Palm oil is a vegetable oil, widely used by eateries, which is mainly grown in Indonesia and Malaysia. A major cause of the haze is the mass clearing of rainforest by burning – in order to make space for palm oil plantations.
To stop haze, one of the first steps we can take is to switch to haze-free palm oil. Haze-free palm oil is simply palm oil produced by companies that do not engage in practices leading to haze pollution, such as burning. The closest we have to haze-free palm oil is palm oil certified by RSPO, a non-profit organisation.
To move fully away from palm oil is unrealistic. It is found in virtually all sorts of beauty and food products in our daily life.
Palm oil is a very efficient crop compared to other types of vegetable oils. Since other crops require more land to produce the same amount of oil, switching to other types of oil crops may lead to more impact on the environment. In addition, other oils may also have their own sustainability issues.
Moreover boycott would prevent any incentive for palm oil producers to improve their practices. Millions of ordinary farmers rely on palm plantations to earn a living. Palm oil in itself is not bad. It is the wrong production methods that causes haze and air pollution. Haze-free, sustainable methods of production are out there, and we need to encourage the use of sustainable palm oil over the unsustainable ones.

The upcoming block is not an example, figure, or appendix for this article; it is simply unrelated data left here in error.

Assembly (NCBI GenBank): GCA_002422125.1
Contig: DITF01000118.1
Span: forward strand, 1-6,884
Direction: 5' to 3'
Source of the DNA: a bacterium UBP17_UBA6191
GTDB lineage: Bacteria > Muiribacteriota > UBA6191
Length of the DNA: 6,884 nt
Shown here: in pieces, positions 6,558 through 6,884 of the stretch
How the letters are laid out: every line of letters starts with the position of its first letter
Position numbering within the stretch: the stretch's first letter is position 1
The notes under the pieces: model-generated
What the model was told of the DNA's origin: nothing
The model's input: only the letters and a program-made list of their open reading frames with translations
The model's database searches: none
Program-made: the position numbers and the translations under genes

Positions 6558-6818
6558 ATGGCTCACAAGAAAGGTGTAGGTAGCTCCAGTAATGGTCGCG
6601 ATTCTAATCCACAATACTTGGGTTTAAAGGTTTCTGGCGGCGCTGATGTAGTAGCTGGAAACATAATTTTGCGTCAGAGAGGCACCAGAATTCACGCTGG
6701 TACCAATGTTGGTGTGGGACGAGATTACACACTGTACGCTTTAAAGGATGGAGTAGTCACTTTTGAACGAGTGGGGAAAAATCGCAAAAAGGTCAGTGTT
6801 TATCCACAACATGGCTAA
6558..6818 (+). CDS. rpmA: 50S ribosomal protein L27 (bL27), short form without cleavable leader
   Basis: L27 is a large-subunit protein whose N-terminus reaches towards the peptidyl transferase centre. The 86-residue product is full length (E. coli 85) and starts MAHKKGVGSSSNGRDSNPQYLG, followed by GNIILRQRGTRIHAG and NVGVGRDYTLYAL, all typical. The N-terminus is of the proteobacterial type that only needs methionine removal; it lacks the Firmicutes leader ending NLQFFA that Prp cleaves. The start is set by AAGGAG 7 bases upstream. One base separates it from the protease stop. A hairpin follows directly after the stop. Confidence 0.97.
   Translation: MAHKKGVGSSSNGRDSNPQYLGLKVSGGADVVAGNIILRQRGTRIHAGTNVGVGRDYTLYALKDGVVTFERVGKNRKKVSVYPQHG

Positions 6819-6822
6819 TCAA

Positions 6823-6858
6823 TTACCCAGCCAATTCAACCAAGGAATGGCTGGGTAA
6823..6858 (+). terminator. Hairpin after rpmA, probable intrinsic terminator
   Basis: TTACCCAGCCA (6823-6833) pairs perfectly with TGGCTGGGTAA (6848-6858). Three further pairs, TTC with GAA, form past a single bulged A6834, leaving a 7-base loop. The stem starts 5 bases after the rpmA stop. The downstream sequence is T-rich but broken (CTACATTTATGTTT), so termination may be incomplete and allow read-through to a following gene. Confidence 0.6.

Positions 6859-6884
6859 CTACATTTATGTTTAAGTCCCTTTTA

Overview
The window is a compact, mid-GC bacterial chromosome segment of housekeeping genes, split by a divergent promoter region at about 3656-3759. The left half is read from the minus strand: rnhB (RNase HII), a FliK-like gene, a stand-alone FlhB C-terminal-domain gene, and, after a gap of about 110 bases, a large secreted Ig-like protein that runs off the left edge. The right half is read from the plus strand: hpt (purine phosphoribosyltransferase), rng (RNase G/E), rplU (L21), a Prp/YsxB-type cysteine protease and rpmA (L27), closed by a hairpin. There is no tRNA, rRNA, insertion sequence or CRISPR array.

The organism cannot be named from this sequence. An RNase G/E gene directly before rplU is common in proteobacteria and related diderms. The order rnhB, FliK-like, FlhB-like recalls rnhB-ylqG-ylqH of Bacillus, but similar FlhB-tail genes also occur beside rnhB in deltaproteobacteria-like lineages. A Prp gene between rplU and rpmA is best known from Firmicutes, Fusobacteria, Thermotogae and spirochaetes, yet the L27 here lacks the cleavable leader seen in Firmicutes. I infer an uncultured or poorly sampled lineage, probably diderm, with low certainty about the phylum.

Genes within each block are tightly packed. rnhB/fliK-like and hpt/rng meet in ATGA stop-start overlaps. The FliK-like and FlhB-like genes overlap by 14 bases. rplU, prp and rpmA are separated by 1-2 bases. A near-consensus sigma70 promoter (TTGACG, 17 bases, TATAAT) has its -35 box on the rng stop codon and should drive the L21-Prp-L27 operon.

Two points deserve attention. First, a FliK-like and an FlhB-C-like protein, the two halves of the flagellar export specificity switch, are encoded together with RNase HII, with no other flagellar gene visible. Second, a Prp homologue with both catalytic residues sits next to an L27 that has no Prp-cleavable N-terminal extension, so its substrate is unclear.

Haze-free palm oil can be produced by preventing the start and spread of fires. Companies that use zero-burning methods are also considered to produce haze-free palm oil. Further, it is widely accepted that palm oil certified by the Roundtable on Sustainable Palm Oil (RSPO) is haze-free and therefore sustainable. The RSPO is a non-profit organization that uses a set of criteria to certify palm plantations that are environmentally and socially sustainable. A key RSPO criterion is the prohibition of forest-clearing.
PM.Haze encourages the use of RSPO-certified segregated palm oil, which refers to “sustainable palm oil from different certified sources,…, kept separate from ordinary palm oil throughout the supply chain.” We believe that promoting RSPO is the first step towards haze -free, sustainable palm oil. Our goal is to work with the RSPO and interested stakeholders, to increase the awareness and demand for certified sustainable palm oil (RSPO segregated supply chain certificate model).
To learn more about RSPO, visit their official website.
We aim to channel the public’s interest into on-the-ground efforts for change, such as outreach to eateries right here in Singapore.
A 2016 survey by PM Haze found that more than 90% of popular restaurant chains in Singapore use palm oil and none are haze-free. Switching to haze-free palm oil is not expensive. For eateries, cooking oil makes up a very small percentage of operational costs; RSPO-certified cooking oil costs about 10% more. There are local companies that supply RSPO-certified cooking oil.
Campaign Launch Date: 19 August 2017 SINGAPORE, 16 Aug 2017 – Two years after the worst haze on record, many eateries in Singapore and the region are still using unsustainably…